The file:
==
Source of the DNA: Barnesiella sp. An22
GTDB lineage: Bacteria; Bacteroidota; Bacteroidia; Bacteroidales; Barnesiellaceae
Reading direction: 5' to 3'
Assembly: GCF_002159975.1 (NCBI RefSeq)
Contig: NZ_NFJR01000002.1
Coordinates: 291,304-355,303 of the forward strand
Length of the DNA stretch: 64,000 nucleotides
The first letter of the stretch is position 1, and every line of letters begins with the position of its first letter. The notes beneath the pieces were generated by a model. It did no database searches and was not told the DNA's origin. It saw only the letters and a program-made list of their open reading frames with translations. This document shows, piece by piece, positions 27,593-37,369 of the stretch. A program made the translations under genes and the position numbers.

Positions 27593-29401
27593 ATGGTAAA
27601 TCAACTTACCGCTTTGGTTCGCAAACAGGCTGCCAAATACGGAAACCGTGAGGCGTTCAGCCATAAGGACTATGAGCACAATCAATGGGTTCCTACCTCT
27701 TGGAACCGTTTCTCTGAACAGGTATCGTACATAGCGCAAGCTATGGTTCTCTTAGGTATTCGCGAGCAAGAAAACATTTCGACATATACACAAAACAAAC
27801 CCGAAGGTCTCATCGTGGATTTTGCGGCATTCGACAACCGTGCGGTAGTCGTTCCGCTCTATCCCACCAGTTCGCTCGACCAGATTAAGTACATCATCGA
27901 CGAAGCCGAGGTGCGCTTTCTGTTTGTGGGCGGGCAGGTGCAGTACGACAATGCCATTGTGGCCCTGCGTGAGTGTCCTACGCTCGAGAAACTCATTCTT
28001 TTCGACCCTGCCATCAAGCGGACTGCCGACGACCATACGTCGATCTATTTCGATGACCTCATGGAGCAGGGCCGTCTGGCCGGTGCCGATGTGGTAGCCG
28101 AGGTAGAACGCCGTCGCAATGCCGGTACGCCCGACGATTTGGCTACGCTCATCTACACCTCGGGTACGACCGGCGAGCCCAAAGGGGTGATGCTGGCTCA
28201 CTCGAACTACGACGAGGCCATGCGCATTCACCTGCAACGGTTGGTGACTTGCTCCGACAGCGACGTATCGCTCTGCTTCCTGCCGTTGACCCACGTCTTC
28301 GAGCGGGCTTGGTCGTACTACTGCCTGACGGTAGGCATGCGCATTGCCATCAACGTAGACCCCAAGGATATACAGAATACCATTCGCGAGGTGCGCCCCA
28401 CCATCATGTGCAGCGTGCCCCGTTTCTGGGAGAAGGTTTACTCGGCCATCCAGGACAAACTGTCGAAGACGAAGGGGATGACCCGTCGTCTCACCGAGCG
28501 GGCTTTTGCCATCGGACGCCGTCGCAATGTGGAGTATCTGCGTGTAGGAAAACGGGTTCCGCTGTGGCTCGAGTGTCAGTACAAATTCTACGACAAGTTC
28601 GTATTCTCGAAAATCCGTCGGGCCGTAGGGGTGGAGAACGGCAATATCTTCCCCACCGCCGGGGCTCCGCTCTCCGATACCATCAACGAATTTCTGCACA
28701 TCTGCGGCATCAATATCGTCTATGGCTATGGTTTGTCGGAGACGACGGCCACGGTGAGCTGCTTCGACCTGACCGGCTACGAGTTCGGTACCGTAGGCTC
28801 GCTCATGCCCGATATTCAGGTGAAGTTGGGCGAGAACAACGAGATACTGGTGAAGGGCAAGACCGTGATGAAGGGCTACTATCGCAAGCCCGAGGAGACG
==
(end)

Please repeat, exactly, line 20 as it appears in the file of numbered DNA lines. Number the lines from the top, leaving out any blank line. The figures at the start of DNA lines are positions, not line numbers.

28501 GGCTTTTGCCATCGGACGCCGTCGCAATGTGGAGTATCTGCGTGTAGGAAAACGGGTTCCGCTGTGGCTCGAGTGTCAGTACAAATTCTACGACAAGTTC